New collaboration agreements between the Faculty of Arts and universities in the US and the UK
A range of international collaboration agreements have improved opportunities for the faculty’s PhD students to study abroad at several British and American universities. Vice-dean Anne Marie Pahuus, who is the head of the faculty’s graduate school, hopes that the agreements will be perceived as a signal confirming the faculty’s commitment to increasing the number of PhD students taking a joint degree.
The faculty has entered into three new collaboration agreements with the University of Southern California (USC); the University of California in Los Angeles (UCLA); and the White Rose University Consortium, which is a PhD partnership between the British universities in York, Sheffield and Leeds.
The aim is to increase the number of PhD courses run jointly by the Faculty of Arts and its international partners. The agreements will also improve the opportunities of the faculty’s PhD students to study abroad. This is because in future PhD students from the Faculty of Arts will be able to apply to study at these five universities without paying any university fees.
“The agreements will make a big difference to our PhD students. At the moment they have to spend a lot of time and energy simply gaining access to international research environments, after which they also have to pay fees charged by the universities in question,” explains Pahuus.
More joint degrees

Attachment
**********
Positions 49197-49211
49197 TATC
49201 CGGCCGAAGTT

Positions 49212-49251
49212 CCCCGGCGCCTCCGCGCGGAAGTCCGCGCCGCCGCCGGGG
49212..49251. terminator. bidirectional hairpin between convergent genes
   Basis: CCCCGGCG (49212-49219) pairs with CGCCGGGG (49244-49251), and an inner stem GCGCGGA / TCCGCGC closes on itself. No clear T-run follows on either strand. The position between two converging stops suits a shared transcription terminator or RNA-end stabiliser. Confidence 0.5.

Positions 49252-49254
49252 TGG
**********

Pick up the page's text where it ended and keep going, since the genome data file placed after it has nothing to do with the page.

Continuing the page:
The Faculty of Arts has already awarded a number of PhD degrees and enrolled current PhD students in a collaboration with the University of York, and the new agreements represent a chance to increase these activities.
“I hope that closer collaboration will also mean that more PhD students choose to do joint degrees involving both the Faculty of Arts and the universities who are parties to the new agreements. Both applicants and supervisors should at least be aware that these opportunities now exist,” adds Pahuus.
The collaboration agreements with the universities in California have been inspired by an existing agreement with the University of California in Santa Cruz focusing on joint PhD degrees in the field of the Anthropocene. They are also the fruit of long-term collaboration with the Department of Philosophy and the Department of Anthropology at the School of Culture and Society, with honorary doctor Professor Cheryl Mattingly from the University of Southern California being a key figure in these efforts. But the new agreements have been reached at faculty level, which means that they will benefit all the departments at the Faculty of Arts.